Talking Business – Catherine Harris
On Talking Business is Catherine Harris, chair of Harris Market Farms. Catherine started the business with her husband back in 1971 and today they employ a thousand people in 20 stores, and have two butcher shops that have an annual turnover of $300 million. Family business makes up a large proportion of businesses in Australia. We’re going to discuss the challenges of the family businesses such as succession planning and competing with big business, as well as looking at the many benefits of this type of business. Welcome to Talking Business Catherine.
PS Catherine, your story’s a great story, you and David kicked off this fantastic fruit and vegetable business, Harris Farm Markets. Tell us how it happened?
CH Well, David and I were both at university thinking about what we were going to do next. David was always going to go into his father’s business, and when his father sold his business and he said ‘well dad, what am I going to do now?’, and his father sort of thought about it for a minute and then he said, ‘well son, I’ll give you three hints’, and he said, ‘make sure it’s something that big boys don’t do well, make sure it doesn’t take a lot of capital to get into, and, son, make sure it’s a cash business.’
PS [laughter] And see, you think it’s always the Italians that say cash Is king. Alright but then the important thing is that both of you came from a small business background because your mum was...
CH Absolutely. My mother owned Mary Rossi Travel, and my father was also a manufacturer and...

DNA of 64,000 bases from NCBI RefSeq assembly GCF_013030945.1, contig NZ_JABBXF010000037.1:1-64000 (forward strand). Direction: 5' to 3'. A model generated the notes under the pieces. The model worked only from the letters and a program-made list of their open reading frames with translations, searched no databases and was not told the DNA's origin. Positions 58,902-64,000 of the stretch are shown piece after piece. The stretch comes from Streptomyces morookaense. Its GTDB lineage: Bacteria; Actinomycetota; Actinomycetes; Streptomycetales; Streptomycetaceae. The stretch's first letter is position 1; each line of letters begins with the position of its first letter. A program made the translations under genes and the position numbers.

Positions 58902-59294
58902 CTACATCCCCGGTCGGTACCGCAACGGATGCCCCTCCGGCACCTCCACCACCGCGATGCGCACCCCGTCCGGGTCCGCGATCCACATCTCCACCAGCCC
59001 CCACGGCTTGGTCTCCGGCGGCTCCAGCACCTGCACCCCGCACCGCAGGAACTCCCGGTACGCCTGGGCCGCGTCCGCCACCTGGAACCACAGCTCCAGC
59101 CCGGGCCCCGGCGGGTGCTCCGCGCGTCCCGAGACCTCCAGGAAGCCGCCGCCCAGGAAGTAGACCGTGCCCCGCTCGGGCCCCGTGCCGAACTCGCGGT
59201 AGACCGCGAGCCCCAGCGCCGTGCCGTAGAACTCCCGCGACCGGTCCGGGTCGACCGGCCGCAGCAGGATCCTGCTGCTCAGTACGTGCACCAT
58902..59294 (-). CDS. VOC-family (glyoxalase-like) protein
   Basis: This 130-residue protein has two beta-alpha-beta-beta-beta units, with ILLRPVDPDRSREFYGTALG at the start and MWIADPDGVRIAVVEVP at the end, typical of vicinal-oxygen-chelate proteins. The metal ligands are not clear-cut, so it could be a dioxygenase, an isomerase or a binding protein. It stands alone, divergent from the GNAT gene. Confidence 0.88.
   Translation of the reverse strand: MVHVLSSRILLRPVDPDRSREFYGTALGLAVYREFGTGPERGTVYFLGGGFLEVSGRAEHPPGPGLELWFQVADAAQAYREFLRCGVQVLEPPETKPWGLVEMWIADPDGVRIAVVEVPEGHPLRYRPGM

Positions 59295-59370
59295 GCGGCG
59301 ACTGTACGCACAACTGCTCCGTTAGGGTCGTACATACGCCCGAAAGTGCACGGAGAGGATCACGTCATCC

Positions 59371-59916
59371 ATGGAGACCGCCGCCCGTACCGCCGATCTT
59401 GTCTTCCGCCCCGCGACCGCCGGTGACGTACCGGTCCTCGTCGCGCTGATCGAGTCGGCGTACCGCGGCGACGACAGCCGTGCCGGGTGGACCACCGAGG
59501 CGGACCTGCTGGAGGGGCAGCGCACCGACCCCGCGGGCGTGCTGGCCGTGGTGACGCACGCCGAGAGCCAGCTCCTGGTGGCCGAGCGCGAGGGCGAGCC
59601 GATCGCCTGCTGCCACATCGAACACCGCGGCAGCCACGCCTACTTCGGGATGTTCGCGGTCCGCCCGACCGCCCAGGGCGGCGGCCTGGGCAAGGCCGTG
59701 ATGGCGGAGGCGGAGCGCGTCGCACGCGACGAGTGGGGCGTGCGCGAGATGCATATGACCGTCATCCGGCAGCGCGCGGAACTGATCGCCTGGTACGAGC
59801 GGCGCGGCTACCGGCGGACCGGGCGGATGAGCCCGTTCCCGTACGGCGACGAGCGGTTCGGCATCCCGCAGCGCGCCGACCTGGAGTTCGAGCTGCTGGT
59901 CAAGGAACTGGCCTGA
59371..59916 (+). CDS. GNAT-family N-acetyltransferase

PS Your brothers as well? It’s a great small business that becomes big business. Now, was it hard to go from being university students studying business type subjects, and all of a sudden running a fruit and vegetable business?
CH Well, we didn’t find it that hard only that we didn’t know anything. We didn’t have the expertise that the old Italians have that have been in there forever and ever, and so we’re there really learning all the time, and I think that’s one of the good things University gives you is an ability to just want to learn. However, the hard part was that they didn’t quite accept us. University students, you know, they’re not even Italian, and then they sort of found out that my name was Rossi, and they’d say ‘well at least she comes from an Italian background’. Little did they know I didn’t speak a word of Italian. [laughter]
PS So, Harris Farm Market, concept and the growth... If you look back on that, how did you grow the mega business which it has become?
CH Hard work, Peter. I think hard work and absolute dedication. I mean it’s been up and down. You know we went through a very bad time during the last recession and it went down, but it’s about really putting your head down and really focusing on the bigger business, and of course sometimes in a family business that means at the cost of family work-life balance, but I think also having a passion for the business is the other thing that is very important.